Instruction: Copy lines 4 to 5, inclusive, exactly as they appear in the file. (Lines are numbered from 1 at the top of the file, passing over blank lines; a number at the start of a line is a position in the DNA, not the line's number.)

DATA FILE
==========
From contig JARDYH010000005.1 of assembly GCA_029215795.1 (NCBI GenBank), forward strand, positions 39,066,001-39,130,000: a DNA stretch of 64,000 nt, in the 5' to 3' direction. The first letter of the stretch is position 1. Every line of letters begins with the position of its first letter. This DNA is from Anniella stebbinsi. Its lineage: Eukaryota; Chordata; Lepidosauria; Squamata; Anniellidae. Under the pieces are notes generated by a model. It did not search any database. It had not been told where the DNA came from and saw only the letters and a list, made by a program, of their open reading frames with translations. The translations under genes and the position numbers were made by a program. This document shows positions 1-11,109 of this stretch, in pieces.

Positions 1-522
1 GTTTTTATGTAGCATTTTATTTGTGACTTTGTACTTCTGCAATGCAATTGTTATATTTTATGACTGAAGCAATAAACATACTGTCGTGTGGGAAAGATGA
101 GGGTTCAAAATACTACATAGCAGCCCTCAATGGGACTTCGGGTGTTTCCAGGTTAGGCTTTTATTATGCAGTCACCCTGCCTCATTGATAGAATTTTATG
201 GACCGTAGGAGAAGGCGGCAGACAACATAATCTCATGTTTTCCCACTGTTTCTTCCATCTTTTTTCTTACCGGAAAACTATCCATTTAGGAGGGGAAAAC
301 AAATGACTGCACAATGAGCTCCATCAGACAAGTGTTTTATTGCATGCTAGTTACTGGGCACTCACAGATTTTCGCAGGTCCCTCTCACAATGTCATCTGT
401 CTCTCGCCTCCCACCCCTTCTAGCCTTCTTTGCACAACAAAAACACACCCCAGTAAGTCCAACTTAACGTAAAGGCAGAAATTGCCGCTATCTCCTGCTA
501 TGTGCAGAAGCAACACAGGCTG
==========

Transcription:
101 GGGTTCAAAATACTACATAGCAGCCCTCAATGGGACTTCGGGTGTTTCCAGGTTAGGCTTTTATTATGCAGTCACCCTGCCTCATTGATAGAATTTTATG
201 GACCGTAGGAGAAGGCGGCAGACAACATAATCTCATGTTTTCCCACTGTTTCTTCCATCTTTTTTCTTACCGGAAAACTATCCATTTAGGAGGGGAAAAC